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Supreme Court Strikes Down DOMA (Defense of marriage act)

US Supreme CourtIn a landmark decision, hailed by equal rights advocates all over the country, a divided U.S. Supreme Court struck down a section of DOMA (the Defense of Marriage Act) that denied legally married same-sex couples the same federal benefits that are provided to heterosexual spouses. Prior to the Court’s ruling, DOMA defined marriage as only between a man and a woman.

“Although Congress has great authority to design laws to fit its own conception of sound national policy, it cannot deny the liberty protected by the Due Process Clause of the Fifth Amendment,” said Justice Anthony Kennedy. Kennedy was joined by Justices Ruth Bader Ginsburg, Stephen Breyer, Sonia Sotomayor and Elena Kagan.

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Utah Man’s Self-Penned Obituary: Lessons We Can Learn


Patterson’s Obit

An obituary written by a 59 year old Utah man who died of throat cancer has gone viral.  Apparently in his obit, Val Patterson, spoke sweetly of a well-lived life and expressed his undying love for his wife who watched and cared for him as his cancer drained him.  But, Patterson also used his obit to expose his biting humor and to reveal some little known secrets about himself according to reporter A.J. Willingham of HLNTV.com (see Willingham’s full story here).

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July Fourth is My Favorite Time of the Year!

July 4th has always been one of my favorite times of the year. I was a history major in college (S.M.U. to be exact – and, I’m talking about THE SMU that we know here in the SouthCoast – Southeastern Mass. University now known as UMass Dartmouth). As a history major, I was always drawn to the struggles of our Founding Fathers in forming this great nation of ours. To this day, I enjoy programs and books about that era and still enjoy learning.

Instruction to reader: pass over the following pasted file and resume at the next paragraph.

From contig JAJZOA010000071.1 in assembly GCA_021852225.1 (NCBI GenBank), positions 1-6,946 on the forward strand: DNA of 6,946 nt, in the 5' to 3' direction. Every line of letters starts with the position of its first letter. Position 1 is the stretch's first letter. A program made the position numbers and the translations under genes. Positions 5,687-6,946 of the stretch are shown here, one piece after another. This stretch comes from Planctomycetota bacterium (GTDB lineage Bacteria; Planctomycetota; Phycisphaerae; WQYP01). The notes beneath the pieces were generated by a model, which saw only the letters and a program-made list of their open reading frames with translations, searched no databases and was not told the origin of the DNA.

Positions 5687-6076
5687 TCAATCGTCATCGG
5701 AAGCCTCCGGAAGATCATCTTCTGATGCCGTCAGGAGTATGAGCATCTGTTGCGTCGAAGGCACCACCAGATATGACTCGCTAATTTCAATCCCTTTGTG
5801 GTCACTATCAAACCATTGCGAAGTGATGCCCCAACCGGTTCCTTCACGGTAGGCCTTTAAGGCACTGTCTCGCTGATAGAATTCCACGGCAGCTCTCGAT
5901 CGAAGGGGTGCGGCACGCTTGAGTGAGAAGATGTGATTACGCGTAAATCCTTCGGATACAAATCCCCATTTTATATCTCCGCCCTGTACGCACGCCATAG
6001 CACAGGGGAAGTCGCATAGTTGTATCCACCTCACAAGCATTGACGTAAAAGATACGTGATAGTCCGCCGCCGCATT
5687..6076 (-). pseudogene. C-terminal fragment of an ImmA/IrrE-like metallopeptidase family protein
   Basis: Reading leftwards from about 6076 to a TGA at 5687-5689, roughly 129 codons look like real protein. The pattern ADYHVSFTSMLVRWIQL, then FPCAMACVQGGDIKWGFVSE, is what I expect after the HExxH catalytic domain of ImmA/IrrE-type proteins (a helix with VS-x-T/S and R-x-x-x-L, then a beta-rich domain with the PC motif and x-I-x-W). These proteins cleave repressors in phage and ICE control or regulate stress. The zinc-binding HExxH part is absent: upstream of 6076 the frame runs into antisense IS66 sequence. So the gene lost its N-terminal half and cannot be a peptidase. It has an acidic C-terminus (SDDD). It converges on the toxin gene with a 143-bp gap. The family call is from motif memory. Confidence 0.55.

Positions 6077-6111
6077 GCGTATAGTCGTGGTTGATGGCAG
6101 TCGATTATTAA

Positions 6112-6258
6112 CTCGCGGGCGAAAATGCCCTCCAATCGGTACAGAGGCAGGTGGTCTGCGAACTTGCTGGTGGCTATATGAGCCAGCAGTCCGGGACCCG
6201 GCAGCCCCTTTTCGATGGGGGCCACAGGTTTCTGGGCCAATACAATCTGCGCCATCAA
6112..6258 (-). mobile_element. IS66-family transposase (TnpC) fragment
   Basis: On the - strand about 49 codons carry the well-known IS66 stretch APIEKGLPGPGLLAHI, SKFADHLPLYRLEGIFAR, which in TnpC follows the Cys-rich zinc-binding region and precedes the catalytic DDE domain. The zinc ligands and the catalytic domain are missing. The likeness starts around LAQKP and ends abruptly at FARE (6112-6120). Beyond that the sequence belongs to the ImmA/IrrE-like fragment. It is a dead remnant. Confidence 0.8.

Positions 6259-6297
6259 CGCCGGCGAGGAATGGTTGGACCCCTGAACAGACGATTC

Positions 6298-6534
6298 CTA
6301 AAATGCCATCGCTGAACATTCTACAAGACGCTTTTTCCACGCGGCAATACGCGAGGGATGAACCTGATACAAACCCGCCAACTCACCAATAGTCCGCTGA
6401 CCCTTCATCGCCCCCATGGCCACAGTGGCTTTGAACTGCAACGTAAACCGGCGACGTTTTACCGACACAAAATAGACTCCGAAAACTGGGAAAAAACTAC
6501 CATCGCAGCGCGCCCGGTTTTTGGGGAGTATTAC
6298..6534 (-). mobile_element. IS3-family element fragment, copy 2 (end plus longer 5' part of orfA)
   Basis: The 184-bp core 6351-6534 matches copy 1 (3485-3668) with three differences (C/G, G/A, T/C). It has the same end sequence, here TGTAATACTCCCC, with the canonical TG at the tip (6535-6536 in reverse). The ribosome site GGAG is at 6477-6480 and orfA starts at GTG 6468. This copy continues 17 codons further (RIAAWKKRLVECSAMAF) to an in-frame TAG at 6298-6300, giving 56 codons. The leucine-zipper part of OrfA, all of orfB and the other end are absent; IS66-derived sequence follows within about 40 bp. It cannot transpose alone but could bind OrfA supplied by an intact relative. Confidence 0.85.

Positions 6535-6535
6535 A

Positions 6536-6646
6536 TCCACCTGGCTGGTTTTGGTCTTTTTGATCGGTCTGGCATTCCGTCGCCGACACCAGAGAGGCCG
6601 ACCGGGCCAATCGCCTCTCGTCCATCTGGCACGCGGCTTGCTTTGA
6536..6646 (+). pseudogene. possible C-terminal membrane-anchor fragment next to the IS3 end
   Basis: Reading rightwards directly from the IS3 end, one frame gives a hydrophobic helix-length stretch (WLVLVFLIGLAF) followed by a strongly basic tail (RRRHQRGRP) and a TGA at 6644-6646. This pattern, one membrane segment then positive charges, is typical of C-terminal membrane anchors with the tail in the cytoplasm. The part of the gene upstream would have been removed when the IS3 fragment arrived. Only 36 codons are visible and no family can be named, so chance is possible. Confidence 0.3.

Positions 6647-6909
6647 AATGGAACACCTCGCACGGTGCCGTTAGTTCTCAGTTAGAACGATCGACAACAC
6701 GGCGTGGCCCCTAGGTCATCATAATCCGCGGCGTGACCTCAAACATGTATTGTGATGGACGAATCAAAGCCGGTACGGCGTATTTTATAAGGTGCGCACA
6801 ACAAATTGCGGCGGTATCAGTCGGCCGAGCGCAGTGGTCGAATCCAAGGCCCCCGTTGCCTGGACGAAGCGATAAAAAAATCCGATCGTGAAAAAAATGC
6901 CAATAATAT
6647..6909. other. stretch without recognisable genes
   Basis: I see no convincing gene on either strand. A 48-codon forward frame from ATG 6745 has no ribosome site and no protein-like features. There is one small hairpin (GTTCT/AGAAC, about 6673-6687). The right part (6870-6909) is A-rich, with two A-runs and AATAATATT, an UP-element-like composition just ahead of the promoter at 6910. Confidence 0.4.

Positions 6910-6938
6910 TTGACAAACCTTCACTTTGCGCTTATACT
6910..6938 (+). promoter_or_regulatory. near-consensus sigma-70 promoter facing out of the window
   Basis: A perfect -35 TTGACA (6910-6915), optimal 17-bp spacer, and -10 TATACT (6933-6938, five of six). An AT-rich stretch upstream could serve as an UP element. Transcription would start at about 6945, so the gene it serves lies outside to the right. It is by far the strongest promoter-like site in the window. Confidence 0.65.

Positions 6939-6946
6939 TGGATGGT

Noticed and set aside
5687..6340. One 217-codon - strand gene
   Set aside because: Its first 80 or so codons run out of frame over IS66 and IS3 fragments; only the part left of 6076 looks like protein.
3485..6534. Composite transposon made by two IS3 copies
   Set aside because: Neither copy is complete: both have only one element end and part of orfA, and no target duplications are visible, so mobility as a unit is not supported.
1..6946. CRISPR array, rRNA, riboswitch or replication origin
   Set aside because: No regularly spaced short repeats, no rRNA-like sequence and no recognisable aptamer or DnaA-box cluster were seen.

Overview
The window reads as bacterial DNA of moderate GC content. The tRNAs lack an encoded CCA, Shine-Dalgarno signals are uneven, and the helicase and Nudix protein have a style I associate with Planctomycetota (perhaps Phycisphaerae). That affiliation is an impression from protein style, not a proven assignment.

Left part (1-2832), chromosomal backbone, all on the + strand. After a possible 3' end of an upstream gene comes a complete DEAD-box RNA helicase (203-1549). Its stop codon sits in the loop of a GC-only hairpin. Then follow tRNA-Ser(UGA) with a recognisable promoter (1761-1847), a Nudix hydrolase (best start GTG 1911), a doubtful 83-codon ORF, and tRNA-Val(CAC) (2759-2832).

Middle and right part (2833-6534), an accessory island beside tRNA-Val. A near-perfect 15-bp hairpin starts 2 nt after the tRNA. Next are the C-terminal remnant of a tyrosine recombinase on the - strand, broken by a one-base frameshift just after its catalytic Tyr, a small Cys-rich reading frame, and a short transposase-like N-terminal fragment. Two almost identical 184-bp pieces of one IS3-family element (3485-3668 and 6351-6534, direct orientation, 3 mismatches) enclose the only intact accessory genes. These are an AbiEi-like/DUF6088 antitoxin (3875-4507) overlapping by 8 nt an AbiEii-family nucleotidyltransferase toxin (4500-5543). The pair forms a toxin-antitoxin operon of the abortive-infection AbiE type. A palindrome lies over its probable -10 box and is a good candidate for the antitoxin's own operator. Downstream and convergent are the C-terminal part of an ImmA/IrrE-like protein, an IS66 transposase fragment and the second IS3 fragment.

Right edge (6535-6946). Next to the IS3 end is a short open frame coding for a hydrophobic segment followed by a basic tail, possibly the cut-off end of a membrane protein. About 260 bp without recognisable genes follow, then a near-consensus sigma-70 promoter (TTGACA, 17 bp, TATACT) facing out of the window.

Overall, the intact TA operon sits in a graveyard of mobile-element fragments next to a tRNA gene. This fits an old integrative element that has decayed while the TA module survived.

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A Father’s Day Message. A Father. A Teacher. A Hero

My father is my hero. Truth is that I can’t tell you a heart-wrenching story of inspiration about my father. I can’t tell you that he’s rescued someone from the jaws of death. Or, that he’s helped underprivileged children overcome tremendous odds against them.

Manny Garcia. A father. A teacher. A hero.

What I can tell you about my father, though, is that he is a man of strong conviction. He is a man that never accepts defeat. He is a man that will rise to a challenge. He is a man that always thinks of his family first – my mother/his wife, his children (me included), his siblings, his nieces and nephews, his cousins…all of them.

My father was brought to this country by his family when he was 7. He came from a small village in the Azores. He lost his father at a very young age. He was the youngest of 4 children, but he grew to be a leader of them all. A stalwart.

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Massachusetts Does Not Recognize Common Law Marriage

US Supreme CourtMassachusetts does not recognize the doctrine of “common law” marriage. It doesn’t matter how many years you’ve lived together, it could be 7 years or 70 years, you cannot have a marriage under common law in Massachusetts. This is true for both heterosexual couples and same sex couples.

Only a limited number of states in the United States recognize common law marriage – nearby Rhode Island happens to be one of them. Generally, though, in those states that do recognize common law marriage it isn’t the number of years living together that matters, it’s usually the “intent” of the couple. They must intend to be considered to be married, they must act like they are married in the community, and they must live together (the length of time usually doesn’t matter).